Hallowe’en Horror Movies at the Alabama Theater

Grandaughter Gwen and I went to the Saturday, October 27, evening double feature showing Frankenstein (1931) and Dracula (1931). Gwen is such a good influence on her grandmother: I had never seen either one. While I have always encouraged her to “try something new”, she has broadened my horizons, too.

To my mind, Frankenstein’s monster was more to be pitied that censured; even though I lost count of the deaths he caused by the time it was over. Dracula, on the other hand, had no redeeming features. Gwen is more well-read on the subject than I, having all versions of both stories, both cinematic and various books on the subject at her disposal and she was kinder in her assessment of Dracula. So many young people today have gone crazy (there is no other word for the obsession) over the Twilight movies and books, I am thankful, but not too surprised, that Gwen has explored many aspects of horror. It’s a big leap from Disney to Dracula, but at least it’s not Twilight.

Sunday afternoon, the 28th, we saw The Phantom of the Opera (1927). It was my first time to see this one, too. The Alabama Theater was almost full of fans of the movie and fans of the Mighty Wurlitzer. This was the 36th annual showing of The Phantom at the Alabama Theater. It is sponsored by the American Theater Organ Society, and proceeds from the movie (it cost more admission than usual) go to the preservation and upkeep of the Alabama’s theatrical organ.

The ATOS is such an enthusiastic group of people that they dress in costume and add a theatrical element to the show. We were amazed to see black crape draped figures bearing candelabras and pallbearers with coffin come silently down the aisle. They mounted the eerily-lit and tombstone-strewn stage and set the coffin down. It opened and the organist in white tie and tails climbed out, to great applause. It was a wonderful before-the-show show.

Organist Tom Helms had the original score that accompanied this silent movie; he made the instrument sing. Themes from “Faust” were an inherent part of the movie. I have never loved organ music before, but this performance made me a believer. For this afternoon’s presentation, the music, as performed by Mr. Helms on the Mighty Wurlitzer, ­­the Alabama Theater, was the undisputed star.

This console, with four manual keyboards and a pedal keyboard, 285 stop tabs and 85 pistons, is used by the organist to play the 29 ranks (2117 pipes plus percussion) of the Alabama Theatre’s Wurlitzer Pipe Organ. (Picture and specifications courtesy of ATOS.)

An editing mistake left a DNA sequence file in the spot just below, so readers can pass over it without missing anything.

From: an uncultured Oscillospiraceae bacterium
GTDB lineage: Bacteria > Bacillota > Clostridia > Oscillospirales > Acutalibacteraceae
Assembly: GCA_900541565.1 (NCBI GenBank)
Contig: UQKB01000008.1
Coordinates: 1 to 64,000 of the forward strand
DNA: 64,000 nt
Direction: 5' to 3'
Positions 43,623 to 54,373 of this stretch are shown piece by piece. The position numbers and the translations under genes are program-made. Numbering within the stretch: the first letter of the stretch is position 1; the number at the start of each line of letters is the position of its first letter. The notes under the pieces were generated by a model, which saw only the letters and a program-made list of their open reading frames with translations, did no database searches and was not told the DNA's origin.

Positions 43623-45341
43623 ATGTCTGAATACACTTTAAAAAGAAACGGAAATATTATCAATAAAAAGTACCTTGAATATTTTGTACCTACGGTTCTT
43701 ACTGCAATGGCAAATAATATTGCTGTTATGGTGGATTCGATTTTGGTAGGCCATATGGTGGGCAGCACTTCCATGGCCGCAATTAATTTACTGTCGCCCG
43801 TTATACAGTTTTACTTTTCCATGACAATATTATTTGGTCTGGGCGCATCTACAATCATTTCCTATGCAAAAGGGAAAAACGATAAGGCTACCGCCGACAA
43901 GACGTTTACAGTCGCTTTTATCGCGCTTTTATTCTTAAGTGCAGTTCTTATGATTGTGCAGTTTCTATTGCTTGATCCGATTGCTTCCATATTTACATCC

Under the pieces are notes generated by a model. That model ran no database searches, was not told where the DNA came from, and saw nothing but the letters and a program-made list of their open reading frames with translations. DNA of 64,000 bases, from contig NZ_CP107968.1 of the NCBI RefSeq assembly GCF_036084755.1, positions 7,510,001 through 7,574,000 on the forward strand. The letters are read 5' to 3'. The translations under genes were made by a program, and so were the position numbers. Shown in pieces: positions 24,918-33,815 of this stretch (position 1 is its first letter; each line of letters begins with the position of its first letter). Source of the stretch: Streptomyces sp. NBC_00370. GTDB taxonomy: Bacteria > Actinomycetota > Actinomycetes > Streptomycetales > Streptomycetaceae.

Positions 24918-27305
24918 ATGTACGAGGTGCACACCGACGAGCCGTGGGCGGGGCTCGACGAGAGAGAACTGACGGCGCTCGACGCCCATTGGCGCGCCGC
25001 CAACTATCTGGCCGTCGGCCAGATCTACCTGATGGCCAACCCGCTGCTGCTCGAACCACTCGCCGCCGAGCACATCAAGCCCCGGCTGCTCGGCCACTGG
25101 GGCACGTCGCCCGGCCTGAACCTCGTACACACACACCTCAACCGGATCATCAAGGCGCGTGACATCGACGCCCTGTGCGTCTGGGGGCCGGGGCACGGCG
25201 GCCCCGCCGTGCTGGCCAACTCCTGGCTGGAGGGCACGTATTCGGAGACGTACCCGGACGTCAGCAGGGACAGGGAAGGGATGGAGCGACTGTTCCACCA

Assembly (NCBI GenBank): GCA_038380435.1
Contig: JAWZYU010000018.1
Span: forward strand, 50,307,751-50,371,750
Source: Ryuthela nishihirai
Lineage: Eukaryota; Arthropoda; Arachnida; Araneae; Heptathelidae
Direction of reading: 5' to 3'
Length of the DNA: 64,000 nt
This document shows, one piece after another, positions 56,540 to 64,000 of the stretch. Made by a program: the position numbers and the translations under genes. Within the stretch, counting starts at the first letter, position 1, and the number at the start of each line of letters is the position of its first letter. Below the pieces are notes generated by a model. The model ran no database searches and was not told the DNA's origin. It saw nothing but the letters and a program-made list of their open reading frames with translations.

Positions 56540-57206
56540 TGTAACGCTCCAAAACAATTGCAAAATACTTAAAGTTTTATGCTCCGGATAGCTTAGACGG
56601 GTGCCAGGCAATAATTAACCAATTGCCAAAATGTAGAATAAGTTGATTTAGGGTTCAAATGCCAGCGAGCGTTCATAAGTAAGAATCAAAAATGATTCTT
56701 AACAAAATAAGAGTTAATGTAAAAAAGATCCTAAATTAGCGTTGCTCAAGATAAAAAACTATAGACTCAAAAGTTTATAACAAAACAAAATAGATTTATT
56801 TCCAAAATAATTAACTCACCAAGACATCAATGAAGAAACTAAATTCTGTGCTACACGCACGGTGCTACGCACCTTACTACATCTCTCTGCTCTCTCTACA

Granddaughter Kate and I went to see the new movie, Brave, today. It was from Pixar, and the only criticisms I had heard was that it was too heavy handed in lessons taught, and not as good as Toy Story.Well, for starters, nothing is as good as Toy Story. Toy Story had it all, courage (bravery),heart (compassion), and smarts (intelligence). That’s the lesson I learned from The Wizard of Oz. This what is required to let you figure out that home is where your heart is.

Same thing in Brave: our rebellious Irish youth, Merida, wants her mother to change. Unfortunately, she gets her wish. She is thrown head first into adventure in the wild, wild, woods, into danger but never bloodshed. Actually, she got a scratch near the end, but we didn’t see the blood. She ends up saving the Kingdom, saving her mother, and ultimately, herself.

The complaint about heavy-handedness doesn’t hold water because the story is set in the time of Celts, Vikings, Blue Picts, and for all I know, Gauls. Twas nothing subtle about those people and the usual over-the-top fighting among themselves seems right at home.

The touch of Magic played well, too. Will ‘o the Wisps are real, we know now, just marsh gas, but for the sake of the movie script, they led to the witch’s lair. She was the one who produced the Magic Cupcake (I kid you not) that caused all the trouble. Merida held fast to her faith and to her mother, and it all came out all right in the end.

This is what’s left of my pie…

The previous chess pie, recipe from an online user who swore byit, was too sweet, grainy and soft, but that didn’t keep them from eating it all up. But I wanted to do better. I took some of the sugar out, added some cornmeal for texture, and what have you. Jerry said not to lose the recipe, so I had better write it down before I forget it.


Preheat oven to 350 degrees, prebake a frozen deep dish 9″ pie shell for 5 minutes while you are mixing, with an electric beater, the following:

3/4 stick butter  and 1 1/2 cup sugar

Add: 2 Tablespoons cornmeal

Mix in 4 eggs, one at a time

And lastly, add 1 small (5 oz) can Evaporated Milk and 1 tsp. Vanilla

Pour into pre-baked shell and put on cookie sheet in center of oven for 45 minutes.  Cool and enjoy. Cut into 8ths, as this is rich.

My husband is on a high-fat, high-energy diet had whipped cream on top of his slice!